It is now clear that there won’t be any coronavirus relief package this week or possibly this month as well. The reason for the collapse of talks is known to be the difference over several provisions, as well as the size of the package. However, it is possible that President Donald Trump is blocking the deal and the coronavirus stimulus checks because of mail-in voting.
No coronavirus stimulus checks due to mail-in voting?
Speaking to Fox Business on Thursday, Trump suggested that he is holding up the coronavirus relief package, including the stimulus checks, to block funding for mail-in voting.
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Trump, during the interview, made reference to the Democrats-backed HEROES Act. The proposal includes $3.5 billion to assist the United States Postal Service to carry out mail-in voting effectively. Further, the proposal also includes $25 billion for the post office.
“They want $3.5 billion for something that will turn out to be fraudulent, that's election money basically,” Trump said.
Trump said that if they don’t get these funds, it would make mail-in voting impossible. “Now, if we don't make a deal, that means they don't get the money. That means they can't have universal mail-in voting, they just can't have it,” he said.
Trump has been against the universal mail-in voting, even claiming that it would result in the “greatest fraud in history." However, there is no evidence that voting by mail leads to widespread fraud.
Real reason for no coronavirus relief package
Trump connecting the coronavirus relief package with the funding for mail-in voting could make anyone believe that he is holding up the stimulus checks because of this. However, this may not be the real reason for the failure of talks.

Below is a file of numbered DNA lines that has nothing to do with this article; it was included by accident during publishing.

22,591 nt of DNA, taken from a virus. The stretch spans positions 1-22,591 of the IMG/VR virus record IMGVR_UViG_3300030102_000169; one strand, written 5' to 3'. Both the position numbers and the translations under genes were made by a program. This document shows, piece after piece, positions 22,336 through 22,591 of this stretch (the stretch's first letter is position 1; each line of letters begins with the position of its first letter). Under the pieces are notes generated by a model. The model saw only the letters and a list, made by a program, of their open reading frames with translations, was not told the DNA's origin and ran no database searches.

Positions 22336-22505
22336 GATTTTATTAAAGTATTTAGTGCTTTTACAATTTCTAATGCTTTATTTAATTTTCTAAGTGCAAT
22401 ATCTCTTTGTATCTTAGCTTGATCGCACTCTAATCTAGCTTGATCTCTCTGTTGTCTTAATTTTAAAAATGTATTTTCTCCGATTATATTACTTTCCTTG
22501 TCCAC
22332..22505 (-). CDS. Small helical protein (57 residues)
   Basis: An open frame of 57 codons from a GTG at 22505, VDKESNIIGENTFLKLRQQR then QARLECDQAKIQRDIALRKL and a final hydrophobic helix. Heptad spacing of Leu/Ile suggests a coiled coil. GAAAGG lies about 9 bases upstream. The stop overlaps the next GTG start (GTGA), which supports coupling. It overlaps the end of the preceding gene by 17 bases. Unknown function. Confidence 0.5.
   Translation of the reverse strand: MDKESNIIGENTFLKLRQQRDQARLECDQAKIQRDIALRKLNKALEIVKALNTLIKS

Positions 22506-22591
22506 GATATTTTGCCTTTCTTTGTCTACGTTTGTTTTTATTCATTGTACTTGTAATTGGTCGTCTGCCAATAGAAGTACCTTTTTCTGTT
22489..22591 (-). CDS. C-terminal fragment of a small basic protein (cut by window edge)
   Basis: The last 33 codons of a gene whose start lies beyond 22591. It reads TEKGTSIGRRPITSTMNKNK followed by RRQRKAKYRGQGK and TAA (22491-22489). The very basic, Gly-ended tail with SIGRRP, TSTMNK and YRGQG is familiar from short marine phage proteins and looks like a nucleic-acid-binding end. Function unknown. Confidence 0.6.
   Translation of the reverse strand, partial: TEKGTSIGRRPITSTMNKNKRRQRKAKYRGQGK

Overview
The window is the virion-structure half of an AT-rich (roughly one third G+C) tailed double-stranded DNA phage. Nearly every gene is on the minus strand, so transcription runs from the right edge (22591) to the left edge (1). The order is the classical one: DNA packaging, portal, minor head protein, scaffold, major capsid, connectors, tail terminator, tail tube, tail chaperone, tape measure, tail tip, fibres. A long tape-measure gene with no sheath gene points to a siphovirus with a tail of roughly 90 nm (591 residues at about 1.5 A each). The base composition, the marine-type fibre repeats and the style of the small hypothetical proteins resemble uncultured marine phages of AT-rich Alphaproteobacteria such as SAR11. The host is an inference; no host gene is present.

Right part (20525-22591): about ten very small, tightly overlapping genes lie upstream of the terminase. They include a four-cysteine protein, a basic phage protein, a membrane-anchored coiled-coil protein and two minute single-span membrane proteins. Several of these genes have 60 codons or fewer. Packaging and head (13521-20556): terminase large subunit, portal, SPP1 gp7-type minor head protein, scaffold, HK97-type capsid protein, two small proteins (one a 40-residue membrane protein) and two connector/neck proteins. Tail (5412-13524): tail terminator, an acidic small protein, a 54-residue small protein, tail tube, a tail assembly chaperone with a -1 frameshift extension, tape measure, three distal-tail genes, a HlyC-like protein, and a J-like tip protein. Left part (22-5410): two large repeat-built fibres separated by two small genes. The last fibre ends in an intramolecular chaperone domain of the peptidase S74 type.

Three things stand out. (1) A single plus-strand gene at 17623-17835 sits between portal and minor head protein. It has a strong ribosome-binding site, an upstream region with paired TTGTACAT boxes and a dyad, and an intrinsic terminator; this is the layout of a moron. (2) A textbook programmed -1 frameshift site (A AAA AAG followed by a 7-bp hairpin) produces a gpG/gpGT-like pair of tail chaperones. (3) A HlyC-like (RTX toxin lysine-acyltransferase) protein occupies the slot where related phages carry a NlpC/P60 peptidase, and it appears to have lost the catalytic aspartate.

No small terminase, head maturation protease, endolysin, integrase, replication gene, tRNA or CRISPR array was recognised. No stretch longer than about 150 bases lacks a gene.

Many believe that a major reason for no deal is Democrats’ demands for aid to state and local governments. Democrats want $1 trillion in additional funding for states and municipalities. The Republicans, however, don’t want the entire relief package to exceed $1 trillion.
Democrats were initially asking for a relief package costing over $3 trillion. After the negotiations, they said they are willing to come down by a trillion dollars. Steven Mnuchin, the Treasury Secretary, dismissed the Democrats’ compromise offer by referring to it as a “non-starter.”
Earlier this week, however, Mnuchin indicated that the White House may offer more money for the coronavirus package, provided Democrats’ make a "fair" offer.
Each side is blaming the other over the failure to reach a deal. House Speaker Nancy Pelosi, in a news conference on Thursday, said: “It’s no wonder we have a vast difference because this administration, other Republicans in Congress have never understood the gravity of this situation.”
Around the same time as Pelosi was speaking, Senate Majority Leader Mitch McConnell slammed Democrats for coming up with a "completely unrealistic, far-left proposal" and holding up the negotiations.